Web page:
‘Value addition reduces food waste’

Experts advocate improved storage facilities, export innovation in agri-sector

GOHAR ALI KHAN May 09, 2024
Sadly, Sindh and Balochistan lack chiller facilities, resulting in female camel milk being sold at Rs50/litre with few buyers. Yet, imported female camel milk is sold at local supermarkets here for Rs2,000/litre due to its health benefits. Photo: REUTERS


Value addition has the potential to reduce raw food wastage in the country by 40% and trigger a revolution in the agriculture sector. It plays a vital role in agriculture, horticulture, and floriculture trade. Progressive farmers, as well as horticulture and floriculture farm owners, should focus on adding value to agricultural commodities with the aim of exporting them. Approximately 40% of raw food, including vegetables, wheat, dry fruit, bananas, mandarins (Kinnow), mangoes, apples, dates, and other fruits, goes to waste due to their short shelf life, which typically lasts for only 24 hours in Pakistan.

The country needs to promote and revamp value addition in the agriculture sector, which currently lags behind neighbouring countries like China and India. Enhancing value addition in agriculture can bolster economic growth and alleviate poverty. In addition to horticulture, there is room for improvement in floriculture trade, given the country’s richness in floriculture and its immense potential for the floral industry.

“Our strength still lies in agriculture, with the sector accounting for 95% of exports, including textiles, leather, horticulture, and related industries. If we can successfully reduce our 40% losses and transform this wastage into opportunities through value-added commodities, we could potentially double agriculture and horticulture exports within a year,” stated Tahir Mahmood Chaudhry, an eminent expert in value-added products and the Founding President of the Turnaround Management Association (TMA) Pakistan Chapter. He further suggested that horticulture commodities could be easily packaged in tins by converting unripe and dry bananas into banana chips, dates into “Halwa” (dessert), and apples into Murabba (jam) and jelly.

Additionally, he advocated for the establishment of storage facilities for sugar, wheat, paddy, or rice to ensure the availability of these commodities throughout the year. Currently, farmers and sugar millers export the majority of commodities out of fear that they will spoil, leading to potential shortages in the country. This situation forces the government to import these commodities at higher prices, ultimately affecting the masses. Implementing proper storage facilities would benefit farmers, millers, and end-consumers, fostering sustainable growth.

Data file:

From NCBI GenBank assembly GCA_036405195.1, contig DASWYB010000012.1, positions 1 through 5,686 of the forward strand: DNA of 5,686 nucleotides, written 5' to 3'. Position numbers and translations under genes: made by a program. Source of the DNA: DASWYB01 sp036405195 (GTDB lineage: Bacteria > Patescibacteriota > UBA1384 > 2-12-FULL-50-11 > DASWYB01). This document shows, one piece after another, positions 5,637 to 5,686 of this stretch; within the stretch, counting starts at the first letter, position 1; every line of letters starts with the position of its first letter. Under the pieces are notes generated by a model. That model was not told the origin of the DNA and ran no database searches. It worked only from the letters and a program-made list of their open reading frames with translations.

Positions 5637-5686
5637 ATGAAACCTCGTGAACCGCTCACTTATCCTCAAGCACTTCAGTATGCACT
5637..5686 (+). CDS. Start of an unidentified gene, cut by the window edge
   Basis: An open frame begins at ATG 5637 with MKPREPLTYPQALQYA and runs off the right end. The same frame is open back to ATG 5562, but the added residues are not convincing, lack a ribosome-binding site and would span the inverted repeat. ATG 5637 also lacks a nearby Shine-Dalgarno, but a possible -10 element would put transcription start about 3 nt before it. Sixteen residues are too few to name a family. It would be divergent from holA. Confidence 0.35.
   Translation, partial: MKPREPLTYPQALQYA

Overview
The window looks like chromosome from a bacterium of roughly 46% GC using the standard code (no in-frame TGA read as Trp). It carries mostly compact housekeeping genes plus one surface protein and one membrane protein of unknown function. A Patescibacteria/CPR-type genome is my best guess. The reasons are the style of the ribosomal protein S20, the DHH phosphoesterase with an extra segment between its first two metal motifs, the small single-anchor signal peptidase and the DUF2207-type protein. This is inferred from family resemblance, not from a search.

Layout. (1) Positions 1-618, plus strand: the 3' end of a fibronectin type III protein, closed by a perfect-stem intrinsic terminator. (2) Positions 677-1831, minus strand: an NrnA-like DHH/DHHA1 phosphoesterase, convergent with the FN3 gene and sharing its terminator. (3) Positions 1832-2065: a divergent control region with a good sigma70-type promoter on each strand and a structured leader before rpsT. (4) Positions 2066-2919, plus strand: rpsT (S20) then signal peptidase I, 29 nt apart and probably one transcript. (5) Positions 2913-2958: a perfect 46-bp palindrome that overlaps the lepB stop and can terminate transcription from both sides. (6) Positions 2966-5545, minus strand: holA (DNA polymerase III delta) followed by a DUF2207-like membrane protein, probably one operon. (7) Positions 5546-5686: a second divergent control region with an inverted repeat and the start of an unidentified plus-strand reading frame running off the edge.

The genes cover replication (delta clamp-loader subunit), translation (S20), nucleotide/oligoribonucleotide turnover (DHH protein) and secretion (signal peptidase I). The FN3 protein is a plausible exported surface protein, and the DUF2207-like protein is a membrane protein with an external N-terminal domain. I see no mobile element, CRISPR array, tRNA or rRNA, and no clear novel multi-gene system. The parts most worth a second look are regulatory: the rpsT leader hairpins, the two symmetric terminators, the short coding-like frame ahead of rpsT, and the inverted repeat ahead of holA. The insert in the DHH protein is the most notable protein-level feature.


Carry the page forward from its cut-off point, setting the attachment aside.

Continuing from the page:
Furthermore, he underscored the strict prohibition of smuggling food items to Afghanistan and the necessity of employing proper and legal procedures to expand the tax net. He also highlighted the potential of camel milk, which is sold at approximately Rs50 per litre in desert areas of Sindh such as Tharparker, Umerkot, Digri, Mithi, among others. He noted that cheese could be produced as a byproduct of this milk, which is highly valued in Gulf countries and sold at around Rs20,000 per kilo.

“If we establish a small factory in Umerkot, we can maximise the utilisation of camel milk by converting it into premium cheese for export to the six Gulf Cooperation Council (GCC) nations, including Bahrain, Kuwait, Oman, Qatar, Saudi Arabia, and the United Arab Emirates (UAE), as well as other markets. The untapped export potential in these regions presents vast opportunities that need to be explored,” he stated.

Professor Dr Pershotam Khatri, Chairman of the Department of Animal Reproduction at the Faculty of Animal Husbandry and Veterinary Sciences, Sindh Agriculture University (SAU), highlighted, “The country has a population of approximately 1 million camels, including both males and females, distributed as follows: 42% in Balochistan, 30% in Sindh, 20% in Punjab, and 8% in Khyber-Pakhtunkhwa. Unfortunately, there is a lack of chiller facilities in Sindh and Balochistan, where female camel milk is sold at Rs50 per litre in areas with limited buyers. Due to the absence of chilling infrastructure in these impoverished villages, farmers are forced to sell their milk at lower prices.”

Chilled storage facilities can enhance milk preservation and facilitate the production of by-products such as butter, yogurt/curd, and most importantly, cheese. Additionally, imported female camel milk is sold in plastic bottles at Rs2,000 per litre from countries like the UAE and Saudi Arabia at local supermarkets here, owing to its numerous health benefits.

Published in The Express Tribune, May 9th, 2024.

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